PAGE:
Cultivating relationships is key to successfully marketing any product. In today’s economy, that often means going global.

The Nebraska Corn Board connects farmers with customers around the world through international trade missions. During these missions, farmers on the Board meet directly with current or potential corn buyers in other countries. Often, these agricultural trade missions are organized by industry groups and Nebraska Corn Board partners like the U.S. Grains Council (USGC) and U.S. Meat Export Federation (USMEF). 

Typically held 5-8 times annually and lasting about a week, agricultural trade missions include farmers, industry advocates, policy makers and representatives from ag-based companies. The locations of these missions vary by year and goal for the mission, but often include stops in major corn-buying nations in Southeast Asia such as Japan, South Korea or Taiwan. Other regular stops include Mexico and Columbia, both major corn importers. However, trade missions also include potential customers who may not purchase much corn. For example, in recent years Nebraska farmers participated in ag missions aimed at  developing new markets for corn and corn byproducts in Indonesia and Kenya.

For corn farmers, trade missions offer the opportunity to strengthen relationships with these international buyers, educate consumers on important topics related to corn and forge partnerships with new buyers. Because of their ability to open new markets and solidify existing relationships, trade missions are an invaluable tool to increase the demand for corn—and the profitability for Nebraska’s corn farmers and ethanol producers.  

What Types of Topics Do Trade Missions Cover?

What do farmers talk about during trade missions? It depends on the buyer, but the overall goal is to find out what a country’s needs are and how corn and corn-based products from Nebraska, and the U.S. can meet those needs. 

Often, customers have questions specific to their country or situation. In Kenya, Nebraska corn farmers helped explain the safety and benefits of GMOs. Other trade missions cover a range of topics such as the size and quality of the current corn crop, corn quality reports, agriculture-related tariffs or the use of corn-based products like ethanol.

What Benefits Do Trade Missions Provide Nebraska Corn Farmers?

The goal of every trade mission involving the Nebraska Corn Board is to benefit Nebraska corn farmers. Even though much of Nebraska’s corn crop stays within the state to be fed to livestock or made into ethanol, global demand for U.S. corn exports drives prices. Because of this, increased demand around the world for corn and corn-based products raises profitability for Nebraska corn farmers. 

Strengthening Relationships and Partnerships

 Trade missions are sometimes held in exciting locations, but they’re all about business. The goal is to strengthen relationships, build new partnerships and increase market opportunities for corn, ethanol and other corn-based products, and the meat raised from livestock-fed corn as part of a nutritious diet.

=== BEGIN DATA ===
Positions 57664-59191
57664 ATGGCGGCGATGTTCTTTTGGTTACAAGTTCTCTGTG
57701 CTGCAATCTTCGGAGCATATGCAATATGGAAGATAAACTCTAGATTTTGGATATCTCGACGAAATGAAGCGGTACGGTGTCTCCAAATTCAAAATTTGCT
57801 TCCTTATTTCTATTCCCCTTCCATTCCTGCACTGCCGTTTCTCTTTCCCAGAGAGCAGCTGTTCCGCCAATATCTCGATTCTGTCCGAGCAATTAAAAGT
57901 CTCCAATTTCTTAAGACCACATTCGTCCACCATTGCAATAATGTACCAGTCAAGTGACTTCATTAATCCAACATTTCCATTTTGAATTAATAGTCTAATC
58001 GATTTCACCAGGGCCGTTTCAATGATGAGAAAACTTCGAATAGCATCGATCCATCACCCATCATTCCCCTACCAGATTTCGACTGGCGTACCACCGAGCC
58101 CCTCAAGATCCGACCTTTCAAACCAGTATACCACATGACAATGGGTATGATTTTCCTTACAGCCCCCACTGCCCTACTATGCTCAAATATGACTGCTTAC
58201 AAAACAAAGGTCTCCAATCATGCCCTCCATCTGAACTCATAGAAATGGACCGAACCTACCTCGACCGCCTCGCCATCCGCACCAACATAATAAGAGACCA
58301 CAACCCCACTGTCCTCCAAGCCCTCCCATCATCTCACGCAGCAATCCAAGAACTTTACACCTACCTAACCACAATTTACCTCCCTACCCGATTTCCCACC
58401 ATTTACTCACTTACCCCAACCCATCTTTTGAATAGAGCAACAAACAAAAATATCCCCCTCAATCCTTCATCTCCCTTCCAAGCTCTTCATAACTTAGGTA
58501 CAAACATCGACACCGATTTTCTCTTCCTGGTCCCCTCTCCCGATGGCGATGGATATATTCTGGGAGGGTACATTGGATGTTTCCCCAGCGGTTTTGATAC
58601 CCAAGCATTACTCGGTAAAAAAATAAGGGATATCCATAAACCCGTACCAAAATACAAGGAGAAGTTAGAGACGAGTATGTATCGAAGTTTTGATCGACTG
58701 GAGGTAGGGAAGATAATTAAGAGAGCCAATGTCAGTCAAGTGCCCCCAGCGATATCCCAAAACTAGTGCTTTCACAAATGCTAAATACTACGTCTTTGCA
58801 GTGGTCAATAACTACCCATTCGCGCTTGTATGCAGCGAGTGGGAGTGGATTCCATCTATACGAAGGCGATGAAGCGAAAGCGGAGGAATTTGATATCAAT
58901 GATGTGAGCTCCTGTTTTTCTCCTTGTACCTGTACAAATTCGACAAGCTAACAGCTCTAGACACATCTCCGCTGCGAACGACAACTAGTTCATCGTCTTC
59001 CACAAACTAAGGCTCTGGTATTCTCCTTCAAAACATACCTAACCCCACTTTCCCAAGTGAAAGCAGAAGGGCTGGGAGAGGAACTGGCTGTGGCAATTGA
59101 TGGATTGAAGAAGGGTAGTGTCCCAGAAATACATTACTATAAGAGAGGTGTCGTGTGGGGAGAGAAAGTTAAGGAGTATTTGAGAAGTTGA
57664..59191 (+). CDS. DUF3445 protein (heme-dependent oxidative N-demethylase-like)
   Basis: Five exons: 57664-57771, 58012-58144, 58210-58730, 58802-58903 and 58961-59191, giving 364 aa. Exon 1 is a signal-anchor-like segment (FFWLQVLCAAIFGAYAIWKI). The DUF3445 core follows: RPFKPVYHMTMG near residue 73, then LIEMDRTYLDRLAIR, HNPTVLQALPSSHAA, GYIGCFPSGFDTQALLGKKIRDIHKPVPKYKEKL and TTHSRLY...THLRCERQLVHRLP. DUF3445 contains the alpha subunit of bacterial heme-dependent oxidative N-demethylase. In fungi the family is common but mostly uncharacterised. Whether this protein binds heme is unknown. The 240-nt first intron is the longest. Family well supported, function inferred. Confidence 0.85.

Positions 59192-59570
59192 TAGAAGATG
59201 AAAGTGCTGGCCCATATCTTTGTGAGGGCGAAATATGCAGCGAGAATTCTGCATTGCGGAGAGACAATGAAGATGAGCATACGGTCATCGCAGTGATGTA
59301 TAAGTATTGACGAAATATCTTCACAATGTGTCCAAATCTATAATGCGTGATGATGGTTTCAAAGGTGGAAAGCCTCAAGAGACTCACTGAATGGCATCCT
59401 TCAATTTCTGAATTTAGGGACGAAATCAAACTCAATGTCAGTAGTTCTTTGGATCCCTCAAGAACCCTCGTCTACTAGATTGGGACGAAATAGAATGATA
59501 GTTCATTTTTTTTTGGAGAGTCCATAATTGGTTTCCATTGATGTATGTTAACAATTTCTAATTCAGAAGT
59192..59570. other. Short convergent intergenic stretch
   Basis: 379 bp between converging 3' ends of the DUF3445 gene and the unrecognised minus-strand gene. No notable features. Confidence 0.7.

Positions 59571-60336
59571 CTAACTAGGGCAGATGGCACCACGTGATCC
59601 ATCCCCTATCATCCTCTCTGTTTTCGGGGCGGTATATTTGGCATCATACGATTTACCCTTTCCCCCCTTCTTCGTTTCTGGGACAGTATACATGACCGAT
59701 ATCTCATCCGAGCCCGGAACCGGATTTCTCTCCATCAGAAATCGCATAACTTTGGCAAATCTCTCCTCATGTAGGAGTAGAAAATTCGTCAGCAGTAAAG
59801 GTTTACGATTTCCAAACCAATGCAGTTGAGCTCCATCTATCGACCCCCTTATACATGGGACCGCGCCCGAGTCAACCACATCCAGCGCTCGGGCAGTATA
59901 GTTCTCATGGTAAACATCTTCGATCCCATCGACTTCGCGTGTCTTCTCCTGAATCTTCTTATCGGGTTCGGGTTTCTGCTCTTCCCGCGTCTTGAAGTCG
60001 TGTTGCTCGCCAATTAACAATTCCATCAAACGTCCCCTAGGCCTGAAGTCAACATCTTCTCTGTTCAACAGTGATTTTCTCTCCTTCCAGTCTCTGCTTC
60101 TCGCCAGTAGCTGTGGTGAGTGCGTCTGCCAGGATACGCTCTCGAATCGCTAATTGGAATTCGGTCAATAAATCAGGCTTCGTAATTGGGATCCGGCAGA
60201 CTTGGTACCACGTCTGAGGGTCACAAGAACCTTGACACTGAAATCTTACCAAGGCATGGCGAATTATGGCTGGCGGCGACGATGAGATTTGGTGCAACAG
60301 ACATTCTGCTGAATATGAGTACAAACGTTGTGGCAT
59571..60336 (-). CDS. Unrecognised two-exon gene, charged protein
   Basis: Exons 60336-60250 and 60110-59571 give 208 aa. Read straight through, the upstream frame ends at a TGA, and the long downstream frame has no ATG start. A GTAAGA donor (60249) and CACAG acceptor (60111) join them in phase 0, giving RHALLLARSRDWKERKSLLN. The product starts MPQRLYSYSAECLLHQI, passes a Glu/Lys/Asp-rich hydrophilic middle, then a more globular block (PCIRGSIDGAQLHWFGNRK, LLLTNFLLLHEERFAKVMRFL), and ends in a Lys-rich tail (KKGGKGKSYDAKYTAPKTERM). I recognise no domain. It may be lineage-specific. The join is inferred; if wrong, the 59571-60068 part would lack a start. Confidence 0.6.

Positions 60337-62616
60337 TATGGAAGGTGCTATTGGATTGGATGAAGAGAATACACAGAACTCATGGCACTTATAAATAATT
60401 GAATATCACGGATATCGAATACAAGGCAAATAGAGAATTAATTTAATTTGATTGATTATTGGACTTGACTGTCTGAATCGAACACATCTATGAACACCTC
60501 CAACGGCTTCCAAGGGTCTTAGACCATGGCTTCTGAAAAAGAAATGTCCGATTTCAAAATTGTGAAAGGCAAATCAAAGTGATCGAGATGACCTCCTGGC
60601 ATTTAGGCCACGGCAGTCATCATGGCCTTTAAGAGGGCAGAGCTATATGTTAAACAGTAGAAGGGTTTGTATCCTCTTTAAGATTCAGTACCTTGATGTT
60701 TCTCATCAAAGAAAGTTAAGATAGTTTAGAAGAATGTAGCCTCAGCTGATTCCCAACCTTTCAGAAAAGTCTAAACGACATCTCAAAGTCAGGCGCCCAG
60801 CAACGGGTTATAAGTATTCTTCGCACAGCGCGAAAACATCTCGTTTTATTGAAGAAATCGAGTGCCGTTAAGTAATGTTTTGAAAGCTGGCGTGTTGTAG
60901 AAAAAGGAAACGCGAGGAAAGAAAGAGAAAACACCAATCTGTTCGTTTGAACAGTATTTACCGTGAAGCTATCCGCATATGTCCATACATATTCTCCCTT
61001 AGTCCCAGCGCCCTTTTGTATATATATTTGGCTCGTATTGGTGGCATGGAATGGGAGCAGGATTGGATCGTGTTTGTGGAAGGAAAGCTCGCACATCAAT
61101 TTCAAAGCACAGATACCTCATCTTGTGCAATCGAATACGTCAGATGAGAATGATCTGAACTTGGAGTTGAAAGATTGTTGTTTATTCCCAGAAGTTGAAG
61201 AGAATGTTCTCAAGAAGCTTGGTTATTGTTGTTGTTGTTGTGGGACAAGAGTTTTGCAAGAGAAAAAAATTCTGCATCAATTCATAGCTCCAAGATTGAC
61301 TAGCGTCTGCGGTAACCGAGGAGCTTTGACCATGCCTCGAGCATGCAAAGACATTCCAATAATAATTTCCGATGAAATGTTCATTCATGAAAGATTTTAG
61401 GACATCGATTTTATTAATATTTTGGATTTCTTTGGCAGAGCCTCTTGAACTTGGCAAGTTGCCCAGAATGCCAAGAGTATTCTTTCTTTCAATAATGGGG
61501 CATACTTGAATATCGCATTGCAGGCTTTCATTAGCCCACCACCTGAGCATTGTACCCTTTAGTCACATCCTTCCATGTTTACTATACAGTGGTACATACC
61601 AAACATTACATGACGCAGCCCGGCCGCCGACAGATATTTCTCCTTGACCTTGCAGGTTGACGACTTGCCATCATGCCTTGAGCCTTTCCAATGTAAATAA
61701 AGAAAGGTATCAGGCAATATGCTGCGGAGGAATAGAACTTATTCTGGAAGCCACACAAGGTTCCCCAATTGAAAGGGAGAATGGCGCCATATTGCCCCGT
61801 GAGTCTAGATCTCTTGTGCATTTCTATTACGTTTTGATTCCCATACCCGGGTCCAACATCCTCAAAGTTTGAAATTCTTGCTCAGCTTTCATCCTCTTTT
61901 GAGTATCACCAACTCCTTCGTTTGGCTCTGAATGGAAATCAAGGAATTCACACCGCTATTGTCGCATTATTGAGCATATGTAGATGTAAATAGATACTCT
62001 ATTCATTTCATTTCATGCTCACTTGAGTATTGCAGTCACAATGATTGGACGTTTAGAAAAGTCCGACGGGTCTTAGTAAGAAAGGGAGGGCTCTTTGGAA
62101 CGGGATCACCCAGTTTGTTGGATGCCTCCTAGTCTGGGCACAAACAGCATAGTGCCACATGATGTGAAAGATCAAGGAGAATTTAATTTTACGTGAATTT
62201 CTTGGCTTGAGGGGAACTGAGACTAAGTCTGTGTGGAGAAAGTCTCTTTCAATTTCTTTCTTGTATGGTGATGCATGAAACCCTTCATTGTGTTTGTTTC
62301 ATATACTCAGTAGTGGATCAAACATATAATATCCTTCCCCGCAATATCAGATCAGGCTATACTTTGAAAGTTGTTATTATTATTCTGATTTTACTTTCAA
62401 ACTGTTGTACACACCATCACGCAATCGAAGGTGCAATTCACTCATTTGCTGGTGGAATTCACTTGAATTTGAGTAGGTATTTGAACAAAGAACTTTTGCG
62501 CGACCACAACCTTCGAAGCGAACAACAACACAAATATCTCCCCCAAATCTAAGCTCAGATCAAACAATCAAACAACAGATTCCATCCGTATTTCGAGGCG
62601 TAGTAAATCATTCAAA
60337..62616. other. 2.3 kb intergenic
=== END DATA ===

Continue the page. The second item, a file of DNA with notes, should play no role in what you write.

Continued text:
In the case of a recent trade mission to Indonesia, farmers helped foster relationships in a country poised to become a major buyer of U.S. corn in the future. Other trade missions are an opportunity to help buyers troubleshoot problems encountered during the shipping process. 

Educating Global Customers

In addition to building relationships and answering buyer questions, trade missions also give farmers an opportunity to share information about how corn is grown in Nebraska. After all, no one can tell their story better than they can! If the farmers are also ranchers or livestock producers, they can answer questions about how they raise the beef, pork or chicken that eat corn-based feed as part of their diet. This gives consumers a direct link to the producer of the corn, corn-based products and meat they import from the United States.

It also provides farmers the chance to share important cultural links with buyers overseas. For example, buyers in Southeast Asia are often interested in learning about the many multi-generational family farms in Nebraska. Farmers on trade missions are able to explain the vast majority of corn farming in Nebraska is done by families, and how it’s common for generations of the same family to farm the same land for decades. Often, they will even show photos of their families and farm. Some Nebraska families have farmed the same land for more than 150 years!

What Opportunities Come from Trade Missions? 

In addition to educating customers, trade missions also are an important way to promote different corn uses or products. One recent example is the USGC’s successful effort in Mexico to showcase the benefits of feeding a form of high-protein dried distillers’ grains (HP-DDGS) to fish in that country’s aquaculture industry. Created during the ethanol-making process, HP-DDGS represents a nutritious and sustainable corn-based alternative to fish meal. 

 There are many other success stories from trade missions. Learn more about past trade missions by visiting the Nebraska Corn Board’s news section.   

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